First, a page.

· Bridgewater holds its last three-year graduation; henceforth all graduating students receive a Bachelor of Science in Education.
     · Clement Maxwell joins Bridgewater faculty and serves as head of the Department of English and Director of Graduate Studies.

  • 1941

    Bridgewater students sort gasoline rationing cards during World War II.

    The United States enters World War II and Bridgewater State students do their part. One widely publicized collective activity was the sorting of gasoline rationing cards that had become mixed up during their trip in the mail from Washington to Boston. When no one was available to reassemble the books, former faculty member Alice Beal, the state supervisor of elementary education, arranged for the task to be done by Bridgewater students. Students and faculty were transported to Boston along with tables, chairs and even lunches. Dean Pope organized the work crews, which over a three-day period sorted through two million cards.

    Also that year ...
     · Only 96 students enroll in Bridgewater. The unofficial count of Bridgewater graduates serving in World War II lists 403 names, 63 of whom are women. Several faculty members also served during the war.

  • 1951

    Photo - Clement Maxwell

    Clement C. Maxwell becomes acting president and then president of Bridgewater State Teachers College. A native of Taunton who was born in 1898, he received his BA from Holy Cross in 1920 and his MA (1922) and PhD (1924) in English from Fordham and thus became the first Bridgewater president with an earned doctorate. One of the hallmarks of his administration was an increased emphasis on faculty scholarship. President Maxwell instituted Honor’s Day which continues today as Honors Week.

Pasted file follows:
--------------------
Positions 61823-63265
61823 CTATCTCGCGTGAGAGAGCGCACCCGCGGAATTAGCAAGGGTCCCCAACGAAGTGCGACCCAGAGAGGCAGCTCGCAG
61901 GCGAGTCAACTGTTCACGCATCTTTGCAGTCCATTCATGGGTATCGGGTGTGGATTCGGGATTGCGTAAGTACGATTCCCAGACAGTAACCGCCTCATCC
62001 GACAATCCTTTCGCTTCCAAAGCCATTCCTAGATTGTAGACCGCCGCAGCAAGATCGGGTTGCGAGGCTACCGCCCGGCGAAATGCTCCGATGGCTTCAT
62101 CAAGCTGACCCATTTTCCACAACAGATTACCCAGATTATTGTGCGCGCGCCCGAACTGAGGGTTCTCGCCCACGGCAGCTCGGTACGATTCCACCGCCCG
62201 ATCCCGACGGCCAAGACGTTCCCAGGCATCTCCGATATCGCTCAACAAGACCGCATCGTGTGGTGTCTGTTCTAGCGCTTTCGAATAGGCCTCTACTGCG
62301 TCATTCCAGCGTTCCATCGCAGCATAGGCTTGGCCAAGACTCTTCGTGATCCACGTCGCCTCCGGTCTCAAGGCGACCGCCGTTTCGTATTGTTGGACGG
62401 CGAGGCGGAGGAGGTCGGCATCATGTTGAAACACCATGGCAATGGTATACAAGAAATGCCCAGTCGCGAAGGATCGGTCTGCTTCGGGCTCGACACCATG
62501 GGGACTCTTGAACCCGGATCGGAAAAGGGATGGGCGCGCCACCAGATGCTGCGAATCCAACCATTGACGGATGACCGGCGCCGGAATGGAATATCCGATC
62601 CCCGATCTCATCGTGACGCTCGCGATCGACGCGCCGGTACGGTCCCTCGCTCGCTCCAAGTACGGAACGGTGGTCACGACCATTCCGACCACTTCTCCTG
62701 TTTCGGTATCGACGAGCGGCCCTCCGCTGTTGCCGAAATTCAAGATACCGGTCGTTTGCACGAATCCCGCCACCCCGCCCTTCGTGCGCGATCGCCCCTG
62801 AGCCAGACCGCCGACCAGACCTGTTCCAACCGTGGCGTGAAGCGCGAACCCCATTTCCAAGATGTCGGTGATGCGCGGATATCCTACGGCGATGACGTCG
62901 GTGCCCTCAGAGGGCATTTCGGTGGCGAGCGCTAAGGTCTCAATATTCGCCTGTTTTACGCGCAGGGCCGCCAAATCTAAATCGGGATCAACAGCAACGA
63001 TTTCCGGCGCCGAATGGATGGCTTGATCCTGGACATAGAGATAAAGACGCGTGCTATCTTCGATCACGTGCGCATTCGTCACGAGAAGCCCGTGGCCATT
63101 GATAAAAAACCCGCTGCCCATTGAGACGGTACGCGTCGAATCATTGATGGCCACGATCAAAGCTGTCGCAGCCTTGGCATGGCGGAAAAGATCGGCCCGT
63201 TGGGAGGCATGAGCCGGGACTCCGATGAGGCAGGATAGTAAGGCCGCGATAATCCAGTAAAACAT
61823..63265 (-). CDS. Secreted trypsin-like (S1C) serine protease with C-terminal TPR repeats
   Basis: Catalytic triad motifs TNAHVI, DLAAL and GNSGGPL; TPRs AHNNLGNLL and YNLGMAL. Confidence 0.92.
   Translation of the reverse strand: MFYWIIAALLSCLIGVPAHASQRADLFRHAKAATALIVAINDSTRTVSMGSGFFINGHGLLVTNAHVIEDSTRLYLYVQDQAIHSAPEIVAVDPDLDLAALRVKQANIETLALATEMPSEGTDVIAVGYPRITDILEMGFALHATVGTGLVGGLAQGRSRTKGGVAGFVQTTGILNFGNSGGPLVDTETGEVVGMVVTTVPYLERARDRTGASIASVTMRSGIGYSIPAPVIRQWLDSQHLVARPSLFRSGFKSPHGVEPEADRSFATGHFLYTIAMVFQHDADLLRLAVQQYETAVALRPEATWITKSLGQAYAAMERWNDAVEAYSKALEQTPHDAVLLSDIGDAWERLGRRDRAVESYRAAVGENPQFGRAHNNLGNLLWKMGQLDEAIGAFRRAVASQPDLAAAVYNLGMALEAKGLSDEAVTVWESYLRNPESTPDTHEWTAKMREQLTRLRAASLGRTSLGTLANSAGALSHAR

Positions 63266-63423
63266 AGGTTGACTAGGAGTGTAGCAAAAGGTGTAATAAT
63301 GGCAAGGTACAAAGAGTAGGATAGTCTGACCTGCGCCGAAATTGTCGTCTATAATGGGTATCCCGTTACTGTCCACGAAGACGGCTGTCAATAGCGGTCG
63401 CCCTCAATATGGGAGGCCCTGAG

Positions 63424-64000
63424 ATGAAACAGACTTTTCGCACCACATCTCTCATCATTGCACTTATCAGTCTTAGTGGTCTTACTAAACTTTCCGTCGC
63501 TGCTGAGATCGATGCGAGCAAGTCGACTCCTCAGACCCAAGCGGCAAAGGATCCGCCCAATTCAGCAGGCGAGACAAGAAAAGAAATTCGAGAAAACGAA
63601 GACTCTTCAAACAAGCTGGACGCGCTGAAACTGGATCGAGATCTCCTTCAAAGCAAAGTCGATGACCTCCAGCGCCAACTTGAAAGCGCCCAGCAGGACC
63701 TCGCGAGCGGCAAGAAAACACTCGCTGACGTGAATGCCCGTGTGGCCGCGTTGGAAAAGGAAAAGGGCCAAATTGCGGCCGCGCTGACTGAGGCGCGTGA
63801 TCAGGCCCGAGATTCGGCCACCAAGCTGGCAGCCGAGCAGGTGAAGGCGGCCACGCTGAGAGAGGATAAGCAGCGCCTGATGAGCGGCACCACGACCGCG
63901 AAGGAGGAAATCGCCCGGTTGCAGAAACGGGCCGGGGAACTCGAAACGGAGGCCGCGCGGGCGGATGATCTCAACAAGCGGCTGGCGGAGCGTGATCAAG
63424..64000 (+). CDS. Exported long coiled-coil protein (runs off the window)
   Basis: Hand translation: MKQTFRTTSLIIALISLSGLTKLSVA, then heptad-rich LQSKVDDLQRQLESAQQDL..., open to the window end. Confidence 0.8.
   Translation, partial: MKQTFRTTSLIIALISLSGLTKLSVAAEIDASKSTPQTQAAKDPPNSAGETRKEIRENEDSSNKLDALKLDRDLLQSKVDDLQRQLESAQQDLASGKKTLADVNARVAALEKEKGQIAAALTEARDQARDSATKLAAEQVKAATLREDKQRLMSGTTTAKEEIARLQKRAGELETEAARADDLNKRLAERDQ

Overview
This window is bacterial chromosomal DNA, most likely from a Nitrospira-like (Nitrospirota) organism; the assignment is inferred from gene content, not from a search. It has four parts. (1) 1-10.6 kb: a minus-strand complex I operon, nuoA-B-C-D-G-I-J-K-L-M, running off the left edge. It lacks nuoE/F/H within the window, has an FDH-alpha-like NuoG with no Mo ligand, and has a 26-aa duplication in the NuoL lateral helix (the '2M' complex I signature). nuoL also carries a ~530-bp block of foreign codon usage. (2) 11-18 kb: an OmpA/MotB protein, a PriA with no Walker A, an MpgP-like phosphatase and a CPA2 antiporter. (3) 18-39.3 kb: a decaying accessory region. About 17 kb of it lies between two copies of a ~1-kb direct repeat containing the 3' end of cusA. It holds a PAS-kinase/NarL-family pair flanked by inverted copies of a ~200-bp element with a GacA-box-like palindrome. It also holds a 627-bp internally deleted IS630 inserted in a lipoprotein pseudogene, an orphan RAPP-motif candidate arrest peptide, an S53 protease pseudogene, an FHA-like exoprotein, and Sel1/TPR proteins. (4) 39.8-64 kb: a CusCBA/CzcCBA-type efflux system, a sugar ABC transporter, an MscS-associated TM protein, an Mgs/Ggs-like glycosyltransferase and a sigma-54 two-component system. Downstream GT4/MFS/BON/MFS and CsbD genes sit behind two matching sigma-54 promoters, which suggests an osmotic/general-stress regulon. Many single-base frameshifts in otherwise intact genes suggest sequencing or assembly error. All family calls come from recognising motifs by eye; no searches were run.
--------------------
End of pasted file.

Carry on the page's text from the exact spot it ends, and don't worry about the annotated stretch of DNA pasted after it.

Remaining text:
Also that year ...
     · Bridgewater president John J. Kelly dies unexpectedly at the age of 68.
     · Massachusetts establishes statewide standards for teacher certification: a bachelor’s degree, American citizenship, good health and sound moral character.

  • 1960

    The football program is revived at Bridgewater State University in 1960.

    The football program is revived at Bridgewater when Edward Swenson (left), who also served as athletic director, assumed the position of coach. The university’s football field is named after him. Also shown is David Deep (second from left) who served as assistant football coach, head baseball coach and faculty in the Department of Health and Physical Education before serving as dean of men, dean of students and finally vice president of student services.